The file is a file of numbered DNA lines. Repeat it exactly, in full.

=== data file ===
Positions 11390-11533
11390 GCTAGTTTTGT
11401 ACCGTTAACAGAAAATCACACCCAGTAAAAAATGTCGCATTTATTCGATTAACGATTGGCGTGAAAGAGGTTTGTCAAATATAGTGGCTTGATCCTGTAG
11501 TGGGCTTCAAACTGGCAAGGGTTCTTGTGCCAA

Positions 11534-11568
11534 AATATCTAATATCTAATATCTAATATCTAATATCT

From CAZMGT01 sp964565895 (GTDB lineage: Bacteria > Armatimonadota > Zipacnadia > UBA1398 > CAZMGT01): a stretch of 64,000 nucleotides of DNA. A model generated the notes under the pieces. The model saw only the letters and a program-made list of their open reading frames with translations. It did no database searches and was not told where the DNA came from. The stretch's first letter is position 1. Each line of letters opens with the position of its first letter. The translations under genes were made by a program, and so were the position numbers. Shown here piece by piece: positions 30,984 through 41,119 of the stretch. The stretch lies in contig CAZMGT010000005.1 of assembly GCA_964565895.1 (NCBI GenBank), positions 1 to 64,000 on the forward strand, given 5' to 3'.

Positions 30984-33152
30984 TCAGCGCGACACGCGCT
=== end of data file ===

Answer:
Positions 11390-11533
11390 GCTAGTTTTGT
11401 ACCGTTAACAGAAAATCACACCCAGTAAAAAATGTCGCATTTATTCGATTAACGATTGGCGTGAAAGAGGTTTGTCAAATATAGTGGCTTGATCCTGTAG
11501 TGGGCTTCAAACTGGCAAGGGTTCTTGTGCCAA

Positions 11534-11568
11534 AATATCTAATATCTAATATCTAATATCTAATATCT

From CAZMGT01 sp964565895 (GTDB lineage: Bacteria > Armatimonadota > Zipacnadia > UBA1398 > CAZMGT01): a stretch of 64,000 nucleotides of DNA. A model generated the notes under the pieces. The model saw only the letters and a program-made list of their open reading frames with translations. It did no database searches and was not told where the DNA came from. The stretch's first letter is position 1. Each line of letters opens with the position of its first letter. The translations under genes were made by a program, and so were the position numbers. Shown here piece by piece: positions 30,984 through 41,119 of the stretch. The stretch lies in contig CAZMGT010000005.1 of assembly GCA_964565895.1 (NCBI GenBank), positions 1 to 64,000 on the forward strand, given 5' to 3'.

Positions 30984-33152
30984 TCAGCGCGACACGCGCT